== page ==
WASHINGTON: France's military intervention in Mali has revived trans-Atlantic tensions over security issues, this time involving a key counterterrorism battlefield, along with dismay from critics who see US President Barack Obama as too reluctant to use military force.
According to interviews with officials from both sides, the French have privately complained about what they see as paltry and belated American military support for their troop deployment, aimed at stopping the advance of militants allied with Al Qaeda in the Islamic Maghreb (AQIM).
The Americans question whether French President Francois Hollande's armed intervention, which is entering its third week, was coupled with a thought-through exit strategy.
Hollande called Obama on Thursday, Jan. 10, and in a brief conversation about Mali, told the US leader that France was about to mount a major military operation in the north African country.
Hollande was in a hurry and called Obama to inform, not to consult, according to French and US officials. France's ambassador to Mali had sent an urgent message to Paris, warning that if the strategic city of Mopti fell to armed Islamic militants, there would be nothing to stop them from capturing the capital, Bamako, and controlling the entire country.
France launched its military operation on Jan. 11.
"Had we not intervened, the whole region would have become a new 'Sahelistan'," said a senior French official, referring to the Sahel region of Africa south of the Sahara Desert.
But France's sense of urgency ran headlong into American concerns about whether Paris had a long-term plan for Mali, and about getting the US military deeply involved in a new foreign conflict as Obama begins his second term in office, the officials said.
'MINIMAL' US SUPPORT?
The United States has given what US officials say is significant intelligence support to French forces in Mali, and has helped to airlift French troops and equipment into the country.
France wants more US and European help to move its soldiers and materiel. More urgently, it wants US aerial refueling capability for its planes, French officials said. That would help France conduct airstrikes to relieve pressure on French troops should they encounter trouble in northern Mali, they said.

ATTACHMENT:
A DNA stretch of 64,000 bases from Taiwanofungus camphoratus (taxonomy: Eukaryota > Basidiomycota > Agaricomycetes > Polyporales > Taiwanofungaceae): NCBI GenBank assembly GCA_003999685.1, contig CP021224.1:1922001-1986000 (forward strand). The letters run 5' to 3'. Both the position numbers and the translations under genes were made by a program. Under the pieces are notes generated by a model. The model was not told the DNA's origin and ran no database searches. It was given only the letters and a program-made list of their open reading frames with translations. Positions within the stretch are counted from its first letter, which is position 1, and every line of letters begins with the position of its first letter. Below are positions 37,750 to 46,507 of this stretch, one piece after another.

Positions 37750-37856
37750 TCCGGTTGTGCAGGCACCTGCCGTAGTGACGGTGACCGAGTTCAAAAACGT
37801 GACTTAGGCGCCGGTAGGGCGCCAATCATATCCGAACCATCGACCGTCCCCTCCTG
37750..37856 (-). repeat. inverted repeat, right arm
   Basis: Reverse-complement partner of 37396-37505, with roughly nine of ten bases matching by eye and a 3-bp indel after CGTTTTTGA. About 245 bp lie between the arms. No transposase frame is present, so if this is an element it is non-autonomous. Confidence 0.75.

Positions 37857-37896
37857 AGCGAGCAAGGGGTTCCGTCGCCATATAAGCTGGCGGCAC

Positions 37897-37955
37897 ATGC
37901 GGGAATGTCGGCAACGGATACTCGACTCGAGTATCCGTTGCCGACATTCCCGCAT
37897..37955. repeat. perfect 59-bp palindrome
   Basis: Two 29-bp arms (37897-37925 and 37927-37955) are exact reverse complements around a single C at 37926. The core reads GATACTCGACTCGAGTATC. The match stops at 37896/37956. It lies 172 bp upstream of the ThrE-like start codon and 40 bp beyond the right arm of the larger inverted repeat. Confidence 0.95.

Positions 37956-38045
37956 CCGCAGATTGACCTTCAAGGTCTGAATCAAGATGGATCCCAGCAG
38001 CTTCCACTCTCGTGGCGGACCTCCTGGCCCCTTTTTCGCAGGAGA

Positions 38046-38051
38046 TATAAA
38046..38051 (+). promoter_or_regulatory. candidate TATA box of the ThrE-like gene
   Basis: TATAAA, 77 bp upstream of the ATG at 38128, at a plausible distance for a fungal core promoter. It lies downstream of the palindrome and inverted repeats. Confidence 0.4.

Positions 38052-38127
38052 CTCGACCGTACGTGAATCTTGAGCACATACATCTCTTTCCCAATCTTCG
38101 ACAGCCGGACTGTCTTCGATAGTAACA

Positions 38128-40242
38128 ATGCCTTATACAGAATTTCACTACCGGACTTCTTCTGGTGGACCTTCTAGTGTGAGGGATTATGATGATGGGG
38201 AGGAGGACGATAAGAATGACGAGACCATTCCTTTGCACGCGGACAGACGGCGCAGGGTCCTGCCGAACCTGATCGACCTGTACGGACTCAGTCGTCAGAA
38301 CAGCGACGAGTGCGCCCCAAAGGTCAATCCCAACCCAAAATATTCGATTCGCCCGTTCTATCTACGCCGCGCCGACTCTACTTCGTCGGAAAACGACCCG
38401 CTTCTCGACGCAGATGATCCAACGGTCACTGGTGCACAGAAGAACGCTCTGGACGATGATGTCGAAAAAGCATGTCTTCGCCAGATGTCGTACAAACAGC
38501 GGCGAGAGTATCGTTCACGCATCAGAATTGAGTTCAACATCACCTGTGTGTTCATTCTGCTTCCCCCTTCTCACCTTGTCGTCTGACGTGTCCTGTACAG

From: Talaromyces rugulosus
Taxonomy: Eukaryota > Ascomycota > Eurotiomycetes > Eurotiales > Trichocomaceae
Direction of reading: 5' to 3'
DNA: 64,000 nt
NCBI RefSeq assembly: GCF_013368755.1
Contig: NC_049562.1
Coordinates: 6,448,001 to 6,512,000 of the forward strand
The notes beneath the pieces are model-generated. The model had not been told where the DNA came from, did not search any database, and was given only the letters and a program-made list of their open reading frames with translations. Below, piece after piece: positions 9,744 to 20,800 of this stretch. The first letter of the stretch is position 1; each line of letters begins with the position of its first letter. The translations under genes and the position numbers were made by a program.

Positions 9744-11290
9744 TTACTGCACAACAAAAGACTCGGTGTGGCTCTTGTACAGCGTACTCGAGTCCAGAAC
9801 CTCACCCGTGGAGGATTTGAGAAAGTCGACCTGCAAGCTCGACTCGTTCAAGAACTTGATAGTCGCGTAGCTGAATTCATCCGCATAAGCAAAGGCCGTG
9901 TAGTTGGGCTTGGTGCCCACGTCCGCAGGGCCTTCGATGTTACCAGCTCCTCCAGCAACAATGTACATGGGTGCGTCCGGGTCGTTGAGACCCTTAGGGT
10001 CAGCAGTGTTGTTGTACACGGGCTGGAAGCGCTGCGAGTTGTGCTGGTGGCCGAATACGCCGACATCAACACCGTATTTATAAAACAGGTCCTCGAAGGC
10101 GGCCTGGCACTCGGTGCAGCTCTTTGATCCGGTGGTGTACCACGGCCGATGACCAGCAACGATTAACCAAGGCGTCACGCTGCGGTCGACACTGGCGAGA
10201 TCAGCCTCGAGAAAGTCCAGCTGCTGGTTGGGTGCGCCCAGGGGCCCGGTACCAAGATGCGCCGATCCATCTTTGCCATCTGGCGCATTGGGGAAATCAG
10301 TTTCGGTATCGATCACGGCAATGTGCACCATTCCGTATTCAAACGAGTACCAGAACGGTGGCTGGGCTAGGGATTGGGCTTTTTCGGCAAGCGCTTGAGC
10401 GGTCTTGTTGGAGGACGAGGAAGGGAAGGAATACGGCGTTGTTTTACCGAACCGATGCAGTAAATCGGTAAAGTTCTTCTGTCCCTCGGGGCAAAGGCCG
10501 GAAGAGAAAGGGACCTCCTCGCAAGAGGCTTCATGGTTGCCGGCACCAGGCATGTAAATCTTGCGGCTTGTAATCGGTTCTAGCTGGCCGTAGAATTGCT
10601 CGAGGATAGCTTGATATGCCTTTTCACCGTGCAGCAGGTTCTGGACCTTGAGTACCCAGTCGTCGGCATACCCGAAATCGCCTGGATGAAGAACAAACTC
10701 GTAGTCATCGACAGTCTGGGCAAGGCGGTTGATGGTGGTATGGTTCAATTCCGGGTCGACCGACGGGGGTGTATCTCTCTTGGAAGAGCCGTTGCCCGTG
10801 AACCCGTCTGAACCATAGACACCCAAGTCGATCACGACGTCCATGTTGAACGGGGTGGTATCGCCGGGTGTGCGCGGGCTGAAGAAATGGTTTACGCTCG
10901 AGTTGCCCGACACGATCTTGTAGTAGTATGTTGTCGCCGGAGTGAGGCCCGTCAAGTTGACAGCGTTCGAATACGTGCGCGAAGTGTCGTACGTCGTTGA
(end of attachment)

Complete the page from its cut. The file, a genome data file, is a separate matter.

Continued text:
A US official said France's refueling request is under active consideration.
US support has been "minimal" in practice, one US official acknowledged on condition of anonymity. Washington, this official said, gave France a "hard time" when they asked for increased support, and the French will "remember us for that."
Obama, who took office when the United States was mired in two costly wars, has shown himself to be cautious - too cautious, mostly Republican critics say - about foreign military interventions. He limited the US role in the campaign that helped oust Libya's Muammar Gaddafi and has resisted months of pressure for more muscular support for rebels fighting to oust Syrian President Bashar al-Assad.
There are disagreements within the White House and Congress about US support for the Mali mission, said Republican Representative Mike Rogers, chairman of the House Intelligence Committee.
"This is not new ... We're seeing an ongoing debate about our participation level in Syria. We saw that same level of debate about our participation in Libya, and now we're having that exact same philosophical stalemate and debate on what we do with the French in Mali," Rogers said in an interview.
Obama and his aides "don't want their hand forced by French action," said Todd Moss, vice president of the Center for Global Development think tank and a former top official in the State Department's Africa bureau.
"There is very little, if any, political support in the US for military action in a place like Mali," Moss said.
Obama spoke to Hollande by phone on Friday and "expressed his support for France's leadership of the international community's efforts to deny terrorists a safe haven in Mali," the White House said in a statement.
The White House said Hollande thanked Obama for the "significant support" provided by the United States.